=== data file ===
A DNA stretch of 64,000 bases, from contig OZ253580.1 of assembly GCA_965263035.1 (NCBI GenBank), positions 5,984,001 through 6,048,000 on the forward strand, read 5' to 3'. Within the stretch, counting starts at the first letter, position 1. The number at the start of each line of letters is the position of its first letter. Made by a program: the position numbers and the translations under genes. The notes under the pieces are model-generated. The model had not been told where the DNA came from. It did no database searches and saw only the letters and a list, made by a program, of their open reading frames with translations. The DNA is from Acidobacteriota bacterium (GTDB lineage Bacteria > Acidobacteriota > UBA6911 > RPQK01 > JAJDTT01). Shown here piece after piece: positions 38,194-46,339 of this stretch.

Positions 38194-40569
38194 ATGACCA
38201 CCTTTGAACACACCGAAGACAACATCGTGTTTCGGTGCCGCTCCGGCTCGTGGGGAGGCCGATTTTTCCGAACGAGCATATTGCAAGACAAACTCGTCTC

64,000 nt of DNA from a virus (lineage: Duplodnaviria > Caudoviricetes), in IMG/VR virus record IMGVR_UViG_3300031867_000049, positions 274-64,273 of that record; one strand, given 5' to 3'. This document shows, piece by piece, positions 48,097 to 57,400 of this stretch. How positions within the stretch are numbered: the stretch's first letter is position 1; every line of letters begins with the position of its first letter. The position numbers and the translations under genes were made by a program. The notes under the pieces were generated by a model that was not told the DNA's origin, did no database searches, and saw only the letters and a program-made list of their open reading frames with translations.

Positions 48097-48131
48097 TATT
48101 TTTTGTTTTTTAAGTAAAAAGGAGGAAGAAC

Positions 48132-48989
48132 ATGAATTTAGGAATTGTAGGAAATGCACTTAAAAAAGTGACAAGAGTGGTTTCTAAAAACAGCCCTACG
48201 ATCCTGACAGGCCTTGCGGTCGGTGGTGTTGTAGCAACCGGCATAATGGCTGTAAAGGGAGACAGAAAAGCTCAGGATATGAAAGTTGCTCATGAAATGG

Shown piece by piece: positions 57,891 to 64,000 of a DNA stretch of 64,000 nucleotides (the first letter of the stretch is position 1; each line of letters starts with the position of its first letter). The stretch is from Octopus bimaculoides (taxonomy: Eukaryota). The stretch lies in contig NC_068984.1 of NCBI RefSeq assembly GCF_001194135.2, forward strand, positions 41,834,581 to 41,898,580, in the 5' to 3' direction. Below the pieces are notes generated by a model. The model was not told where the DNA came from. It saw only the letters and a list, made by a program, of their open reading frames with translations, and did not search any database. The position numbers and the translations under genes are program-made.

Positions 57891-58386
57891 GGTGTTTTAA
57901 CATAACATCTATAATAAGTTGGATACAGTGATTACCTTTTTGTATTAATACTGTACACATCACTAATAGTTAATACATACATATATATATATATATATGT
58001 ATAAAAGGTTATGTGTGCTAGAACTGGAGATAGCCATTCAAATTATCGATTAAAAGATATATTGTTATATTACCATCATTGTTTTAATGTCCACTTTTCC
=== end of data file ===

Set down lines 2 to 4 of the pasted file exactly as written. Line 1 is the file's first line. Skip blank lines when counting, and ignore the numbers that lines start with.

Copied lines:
Positions 38194-40569
38194 ATGACCA
38201 CCTTTGAACACACCGAAGACAACATCGTGTTTCGGTGCCGCTCCGGCTCGTGGGGAGGCCGATTTTTCCGAACGAGCATATTGCAAGACAAACTCGTCTC